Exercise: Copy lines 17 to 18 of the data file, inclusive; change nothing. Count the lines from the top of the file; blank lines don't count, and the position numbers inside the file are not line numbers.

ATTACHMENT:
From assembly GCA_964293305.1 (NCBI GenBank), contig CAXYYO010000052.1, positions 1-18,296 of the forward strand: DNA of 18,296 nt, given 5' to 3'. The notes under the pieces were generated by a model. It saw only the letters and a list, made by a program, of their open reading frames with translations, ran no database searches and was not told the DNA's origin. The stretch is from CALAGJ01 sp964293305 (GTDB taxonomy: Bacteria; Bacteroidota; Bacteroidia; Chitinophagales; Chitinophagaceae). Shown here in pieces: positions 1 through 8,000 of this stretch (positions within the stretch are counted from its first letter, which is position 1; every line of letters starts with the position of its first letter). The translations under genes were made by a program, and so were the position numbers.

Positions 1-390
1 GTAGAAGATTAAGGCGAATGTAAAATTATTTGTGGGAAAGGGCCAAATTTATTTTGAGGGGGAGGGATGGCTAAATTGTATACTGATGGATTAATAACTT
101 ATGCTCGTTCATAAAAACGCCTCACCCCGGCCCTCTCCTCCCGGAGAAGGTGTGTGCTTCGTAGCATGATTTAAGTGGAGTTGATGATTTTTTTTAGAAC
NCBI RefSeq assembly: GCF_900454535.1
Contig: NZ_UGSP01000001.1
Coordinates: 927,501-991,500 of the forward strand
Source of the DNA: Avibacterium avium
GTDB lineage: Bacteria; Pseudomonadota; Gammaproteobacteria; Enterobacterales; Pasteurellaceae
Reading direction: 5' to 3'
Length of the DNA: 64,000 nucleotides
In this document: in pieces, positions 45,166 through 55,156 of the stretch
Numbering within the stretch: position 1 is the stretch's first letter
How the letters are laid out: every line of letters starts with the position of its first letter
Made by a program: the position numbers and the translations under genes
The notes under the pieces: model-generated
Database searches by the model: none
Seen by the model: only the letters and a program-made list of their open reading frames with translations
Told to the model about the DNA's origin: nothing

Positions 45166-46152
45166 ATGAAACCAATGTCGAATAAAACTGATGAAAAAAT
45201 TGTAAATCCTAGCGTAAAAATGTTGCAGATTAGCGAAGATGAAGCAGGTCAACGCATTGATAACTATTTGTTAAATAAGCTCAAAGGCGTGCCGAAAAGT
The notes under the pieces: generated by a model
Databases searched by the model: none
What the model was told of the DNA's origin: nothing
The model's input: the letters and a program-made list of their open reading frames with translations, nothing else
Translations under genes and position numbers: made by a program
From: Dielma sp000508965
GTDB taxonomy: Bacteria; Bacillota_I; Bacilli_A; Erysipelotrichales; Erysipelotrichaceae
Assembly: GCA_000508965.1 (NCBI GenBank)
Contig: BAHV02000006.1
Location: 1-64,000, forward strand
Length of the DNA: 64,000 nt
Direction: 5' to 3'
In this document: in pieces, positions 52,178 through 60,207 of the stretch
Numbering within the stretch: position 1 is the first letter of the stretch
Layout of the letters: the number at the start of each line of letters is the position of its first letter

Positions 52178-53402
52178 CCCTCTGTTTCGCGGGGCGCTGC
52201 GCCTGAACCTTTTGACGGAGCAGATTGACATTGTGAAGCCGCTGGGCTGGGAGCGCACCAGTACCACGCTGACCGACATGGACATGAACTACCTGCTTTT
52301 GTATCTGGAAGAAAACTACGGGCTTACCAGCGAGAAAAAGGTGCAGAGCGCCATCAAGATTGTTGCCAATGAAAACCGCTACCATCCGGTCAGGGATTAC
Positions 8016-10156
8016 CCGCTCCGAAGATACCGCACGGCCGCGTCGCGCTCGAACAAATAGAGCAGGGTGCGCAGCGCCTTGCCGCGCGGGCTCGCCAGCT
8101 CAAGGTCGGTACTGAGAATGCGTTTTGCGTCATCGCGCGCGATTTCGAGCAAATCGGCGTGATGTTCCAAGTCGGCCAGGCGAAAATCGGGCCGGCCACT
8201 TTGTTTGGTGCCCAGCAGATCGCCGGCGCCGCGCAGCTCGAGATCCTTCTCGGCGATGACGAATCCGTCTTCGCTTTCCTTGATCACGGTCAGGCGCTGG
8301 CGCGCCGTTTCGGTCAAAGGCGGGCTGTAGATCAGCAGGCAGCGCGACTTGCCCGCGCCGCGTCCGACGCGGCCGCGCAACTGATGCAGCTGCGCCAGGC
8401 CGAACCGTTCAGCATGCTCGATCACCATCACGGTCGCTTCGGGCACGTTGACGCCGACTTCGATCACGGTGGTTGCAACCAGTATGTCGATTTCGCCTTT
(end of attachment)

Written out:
Database searches by the model: none
Seen by the model: only the letters and a program-made list of their open reading frames with translations